Church's Sly Dickens

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Don't hate J Church's Lance Hahn because he's smart. Even though he likes to drop the kind of names in his songs that would send the average listener running for a reference book or the Internet — actress Jean Seberg, Manson Family moll Sadie Mae Glutz, documentary filmmaking pioneer (and rumored mistress of Hitler) Leni Riefenstahl — Hahn swears that it's not contrived. "There are movies that I'm excited by," says the sometimes video store clerk, "so I want to drop that name so maybe someone will catch on and see that movie." This cerebral altruism spills over into the music made by the San Francisco-based trio. The band's new record, One Mississippi (Honest Don's) is shot through with acoustic piano, finely drawn character studies and those brainy namechecks, all tucked slyly within the safe confines of pop-punk. The disc is also oddly retro, with broad strokes of Hüsker Dü and The Cure eddying under Hahn's not-unpleasantly nasal vocal delivery.

Although it's the first full-length studio record from J Church since 1996, One Mississippi's 26-track bulk may seem excessive until you realize the band's inherently prolific nature. Since forming in 1992, they've put out about a dozen full-lengths, depending on whom you ask, and three singles comps, not to mention the singles themselves.

So what took so long for the band to record One Mississippi? Well, for one thing, the band toured for more than a year in support of 1998's Cat Food, an odds-and-sods release. Somewhere along the line, Hahn split with J Church co-founder, bassist Gardner Maxam. Then, suffering from what he thought was bronchitis, Hahn visited the San Francisco free hospital and discovered that his problem was actually high blood pressure and hypertension. "They told me, "you don't have bronchitis, you're about to have a heart attack.'" Thanks to medication and Hahn's vegetarian diet, though, he's back in business with a new bass player (Jeff Bursley) and new drummer, Jawbreaker's Adam Pfahler.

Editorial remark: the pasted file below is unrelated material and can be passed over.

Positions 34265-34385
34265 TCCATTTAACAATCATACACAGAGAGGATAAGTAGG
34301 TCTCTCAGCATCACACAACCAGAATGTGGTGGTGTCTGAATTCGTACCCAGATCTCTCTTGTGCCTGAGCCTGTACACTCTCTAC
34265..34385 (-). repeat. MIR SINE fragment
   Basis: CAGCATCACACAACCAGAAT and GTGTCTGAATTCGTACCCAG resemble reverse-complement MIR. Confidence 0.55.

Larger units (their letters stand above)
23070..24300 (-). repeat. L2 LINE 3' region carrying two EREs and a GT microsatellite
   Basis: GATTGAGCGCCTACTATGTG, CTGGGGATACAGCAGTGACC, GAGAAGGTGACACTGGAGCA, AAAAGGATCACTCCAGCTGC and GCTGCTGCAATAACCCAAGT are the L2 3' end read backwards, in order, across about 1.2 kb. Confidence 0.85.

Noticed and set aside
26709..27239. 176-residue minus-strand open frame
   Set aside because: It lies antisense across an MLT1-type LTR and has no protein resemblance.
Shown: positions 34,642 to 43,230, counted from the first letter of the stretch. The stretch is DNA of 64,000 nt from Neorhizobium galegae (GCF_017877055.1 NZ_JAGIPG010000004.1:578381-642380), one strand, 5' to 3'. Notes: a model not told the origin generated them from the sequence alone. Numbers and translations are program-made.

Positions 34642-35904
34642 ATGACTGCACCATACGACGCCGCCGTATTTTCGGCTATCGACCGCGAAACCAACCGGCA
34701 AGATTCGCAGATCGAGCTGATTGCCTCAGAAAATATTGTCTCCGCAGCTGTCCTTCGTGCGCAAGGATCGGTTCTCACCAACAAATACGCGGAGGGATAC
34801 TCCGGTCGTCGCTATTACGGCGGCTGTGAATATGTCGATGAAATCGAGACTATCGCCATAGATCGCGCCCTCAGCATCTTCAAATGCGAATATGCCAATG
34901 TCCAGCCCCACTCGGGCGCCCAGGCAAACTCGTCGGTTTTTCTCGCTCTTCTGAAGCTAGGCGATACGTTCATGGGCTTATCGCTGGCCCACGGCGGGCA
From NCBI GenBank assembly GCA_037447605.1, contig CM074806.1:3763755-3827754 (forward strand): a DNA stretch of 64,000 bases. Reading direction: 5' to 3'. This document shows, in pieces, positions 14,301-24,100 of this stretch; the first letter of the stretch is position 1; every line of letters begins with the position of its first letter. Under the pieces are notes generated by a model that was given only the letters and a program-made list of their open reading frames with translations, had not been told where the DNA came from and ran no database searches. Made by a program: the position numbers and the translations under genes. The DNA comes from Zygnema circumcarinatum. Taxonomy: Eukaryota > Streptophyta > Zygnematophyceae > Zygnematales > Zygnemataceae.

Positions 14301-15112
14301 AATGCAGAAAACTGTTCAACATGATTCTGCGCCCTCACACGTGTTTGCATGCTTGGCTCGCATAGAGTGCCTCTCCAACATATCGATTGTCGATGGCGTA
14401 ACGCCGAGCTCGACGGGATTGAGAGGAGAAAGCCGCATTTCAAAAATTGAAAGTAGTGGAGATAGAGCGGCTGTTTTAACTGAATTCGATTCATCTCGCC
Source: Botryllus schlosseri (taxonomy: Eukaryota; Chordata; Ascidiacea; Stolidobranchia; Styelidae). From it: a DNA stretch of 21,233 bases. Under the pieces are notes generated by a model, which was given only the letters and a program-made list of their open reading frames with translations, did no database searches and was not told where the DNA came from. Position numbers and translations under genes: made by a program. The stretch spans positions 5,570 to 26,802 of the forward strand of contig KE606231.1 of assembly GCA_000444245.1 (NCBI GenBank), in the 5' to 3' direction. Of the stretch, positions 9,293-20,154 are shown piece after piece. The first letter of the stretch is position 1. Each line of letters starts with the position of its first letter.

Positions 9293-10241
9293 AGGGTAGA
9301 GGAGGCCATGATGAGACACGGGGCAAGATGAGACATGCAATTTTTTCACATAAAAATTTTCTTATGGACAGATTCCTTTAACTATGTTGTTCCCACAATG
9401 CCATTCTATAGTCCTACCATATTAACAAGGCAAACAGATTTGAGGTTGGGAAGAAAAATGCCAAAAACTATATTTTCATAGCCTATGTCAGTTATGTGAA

One Mississippi teems with memorable characters, from the leopard-coated party girl of "Anybody" and the overly analytical, compulsive video-renter of "Imaginary Friends," to the begrudging mama's boy of "Your Mother" and the horny Mister Lonelyhearts of "The Track." Hahn says that these people are generally composites of folks he meets or knows well. Then there are the aforementioned songs about celebrities, like "Sadie Mae Glutz," which started out, according to Hahn, sounding like Prince's "Annie Christian," but ended up as J Church's tribute to Sonic Youth's "Death Valley '69". Hahn does confess to being "one of those nerds who really gets interested in all that stuff," but in large part the song was inspired by nostalgia.

"When I was a kid," he says, "I can remember when I stopped reading children's books and started reading regular books. The first three books I can remember reading were Macbeth, because I had to, and some Robert Heinlen science fiction thing, and Helter Skelter. ... Our generation's the post-'60s, cynical generation, so all the nostalgia's sort of on a downer."

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